Rochor River, Singapore


The Rochor River, Singapore

No dating clues but about 1910.


Malay sampan and boys, Singapore. 

No dating clues but about 1910.

These two cards show the same part of the river (The buildings at the back on the left of the top card are the same as those on the right of the lower card.)

Rochor River is a canalised river in Kallang of the Central Region in Singapore. The river is about 0.8 km in length. Rochor River is a continuation of the Rochor Canal, and begins beneath Victoria Bridge and empties into the Kallang Basin.
Wikipedia

Before the development of land infrastructure, boats and river transport played the role in transportation of goods. Bumboats did not only ply the well-known Singapore River and the quays. They also plied other water bodies like the Kallang River, Rochor River and Rochor Canal for transport purposes. Rochor Canal is a continuation of a canal that begins from as far as the Bukit Timah area, its water source. Officially, only the section after the Kandang Kerbau Bridge is named Rochor Canal. It continues along the aptly named Rochor Canal Road and ends at Victoria Bridge, where it continues as Rochor River. It is one of five waterways that empties into the Marina Reservoir.

Rochor Canal gave rise to one of the earliest industries in Little India – cattle trade. The natural pasture fed by the waters of the Rochor Canal suited cattle trade. Many streets in Little India are named after this cattle trade legacy, such as Belilios Road (named after a prominent cattle trader), Buffalo Road, Desker Road (named after an abbatoir merchant), and Kerbau Road (kerbau means cattle in Malay). Kandang Kerbau means buffalo or cattle pen in Malay. The growth of cattle trade fuelled other industries. The first municipal incinerators were constructed off Jalan Besar and later, more municipal abbatoirs were built. Along the canal were rubber factories, ice works, and markets for used goods.
Rochor Canal as a Historic Waterway

Rochor River (modern photos and a map)

Incline, Lake Biwa Canal, Kyoto, Japan


Keage Incline on Street View

Lake Biwa Canal is a waterway in Japan constructed during the Meiji Period to transport water, freight, and passengers from Lake Biwa to the nearby City of Kyoto. The canal supplied Japan’s first public hydroelectric power generator, which served from 1895 to provide electricity for Kyoto’s trams…Due to the 36 meter difference in elevation between the upstream dam and its terminus, an inclined plane was built, which allowed boats to travel on land via the use of a flat car on which they were placed. Operation of the 9 ft (2,743 mm) track gauge incline ceased in 1948.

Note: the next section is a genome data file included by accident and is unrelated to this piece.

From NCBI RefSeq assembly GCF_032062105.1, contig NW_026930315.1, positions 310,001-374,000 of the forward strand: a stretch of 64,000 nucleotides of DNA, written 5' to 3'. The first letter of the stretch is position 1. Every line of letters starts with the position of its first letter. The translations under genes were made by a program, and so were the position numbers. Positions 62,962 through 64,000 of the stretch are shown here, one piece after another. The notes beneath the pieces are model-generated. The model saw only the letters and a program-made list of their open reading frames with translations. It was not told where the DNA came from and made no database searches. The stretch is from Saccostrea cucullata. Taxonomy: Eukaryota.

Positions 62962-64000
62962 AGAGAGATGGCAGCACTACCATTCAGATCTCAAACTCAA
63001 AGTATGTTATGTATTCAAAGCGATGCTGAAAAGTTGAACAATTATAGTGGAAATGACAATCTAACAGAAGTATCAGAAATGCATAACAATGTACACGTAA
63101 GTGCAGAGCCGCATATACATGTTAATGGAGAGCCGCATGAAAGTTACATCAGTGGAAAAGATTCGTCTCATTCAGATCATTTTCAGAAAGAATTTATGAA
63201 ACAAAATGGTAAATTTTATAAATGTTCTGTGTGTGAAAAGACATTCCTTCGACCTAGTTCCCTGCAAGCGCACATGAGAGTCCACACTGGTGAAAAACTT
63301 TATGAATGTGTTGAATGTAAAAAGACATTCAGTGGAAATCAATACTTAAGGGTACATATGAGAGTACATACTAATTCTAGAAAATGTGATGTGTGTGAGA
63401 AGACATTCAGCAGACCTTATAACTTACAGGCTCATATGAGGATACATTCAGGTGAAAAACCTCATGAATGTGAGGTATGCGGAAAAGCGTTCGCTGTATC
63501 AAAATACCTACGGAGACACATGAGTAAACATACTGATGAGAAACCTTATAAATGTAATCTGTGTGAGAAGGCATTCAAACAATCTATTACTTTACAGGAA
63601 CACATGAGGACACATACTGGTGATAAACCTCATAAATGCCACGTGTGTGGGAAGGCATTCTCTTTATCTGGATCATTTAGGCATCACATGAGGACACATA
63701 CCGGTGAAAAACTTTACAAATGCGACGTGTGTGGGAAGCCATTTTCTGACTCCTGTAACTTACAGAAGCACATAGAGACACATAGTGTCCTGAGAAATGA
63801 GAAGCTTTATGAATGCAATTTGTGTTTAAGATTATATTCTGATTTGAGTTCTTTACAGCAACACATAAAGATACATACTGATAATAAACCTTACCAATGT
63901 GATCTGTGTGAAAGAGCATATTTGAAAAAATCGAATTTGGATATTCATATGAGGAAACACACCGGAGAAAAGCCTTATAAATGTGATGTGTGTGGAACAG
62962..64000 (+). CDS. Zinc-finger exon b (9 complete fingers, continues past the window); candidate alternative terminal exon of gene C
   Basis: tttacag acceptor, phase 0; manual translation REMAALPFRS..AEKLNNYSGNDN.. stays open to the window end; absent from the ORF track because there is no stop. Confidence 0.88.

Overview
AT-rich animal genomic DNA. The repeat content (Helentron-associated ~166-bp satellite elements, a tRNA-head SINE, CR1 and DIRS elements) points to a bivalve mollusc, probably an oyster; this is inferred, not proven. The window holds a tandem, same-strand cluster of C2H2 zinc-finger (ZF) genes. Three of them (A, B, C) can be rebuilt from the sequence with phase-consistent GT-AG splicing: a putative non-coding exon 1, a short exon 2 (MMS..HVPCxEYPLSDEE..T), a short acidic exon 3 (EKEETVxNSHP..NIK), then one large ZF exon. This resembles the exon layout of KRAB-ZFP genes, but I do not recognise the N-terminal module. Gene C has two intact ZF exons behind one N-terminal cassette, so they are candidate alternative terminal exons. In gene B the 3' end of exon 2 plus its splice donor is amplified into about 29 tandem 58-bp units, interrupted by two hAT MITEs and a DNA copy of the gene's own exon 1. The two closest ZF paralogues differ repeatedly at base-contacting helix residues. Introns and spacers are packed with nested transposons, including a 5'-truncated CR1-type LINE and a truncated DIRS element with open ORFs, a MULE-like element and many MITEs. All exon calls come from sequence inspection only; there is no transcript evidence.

Wikipedia

Canal Museum.

Pool of London


Tate Gallery — Pool of London — G. Vicat Cole. R. A.

This is a postcard of a painting, The Pool of London by George Vicat Cole (1888) in the Tate Gallery. The card is about 25 years later.

This view seems to be just west of London Bridge (rougly here), because if it was east, you’d be able to see a bridge. (I think the Southwark Bridge predecessor is hidden by ships.)

A pool (in this context) is a deep and still place in a river – and thus a good place to moor a boat. London’s pool is divided into upper and lower parts, which are respectively west and east of Tower Bridge. For centuries, cargo vessels traded at riverside wharves in and around the City of London. When these quays grew increasingly overcrowded many boats took to mooring in midstream and loading or unloading with the assistance of barges. The Pool was a perennial forest of bobbing masts. As early as 1586 William Camden boasted: “A man would say, that seeth the shipping there, that it is, as it were, a very wood of trees disbranched to make glades and let in light, so shaded it is with masts and sails.”

As Britain’s empire expanded and the industrial revolution took hold, the Pool became the busiest section of river in the world, crammed not just with ocean-going ships bearing exotic produce from foreign lands, but boats full of immigrants and emigrants, skiffs bringing oysters and fish from the Thames estuary or North Sea, and colliers transporting coal from Tyneside. The first police force was formed at the end of the 18th century to prevent theft and fraud in the Pool of London. Around this time the riverbanks began to fill with imposing warehouses, several of which survive, notably at Butler’s Wharf and Hay’s Wharf on the south shore of the Upper Pool. With the construction of inland docks such as West India and East India, and later Royal Victoria and Royal Albert, the largest ships found new berths but the Pool remained a hive of activity until the ineluctable decline of London as a port in the mid-20th century.
Hidden London

Wikipedia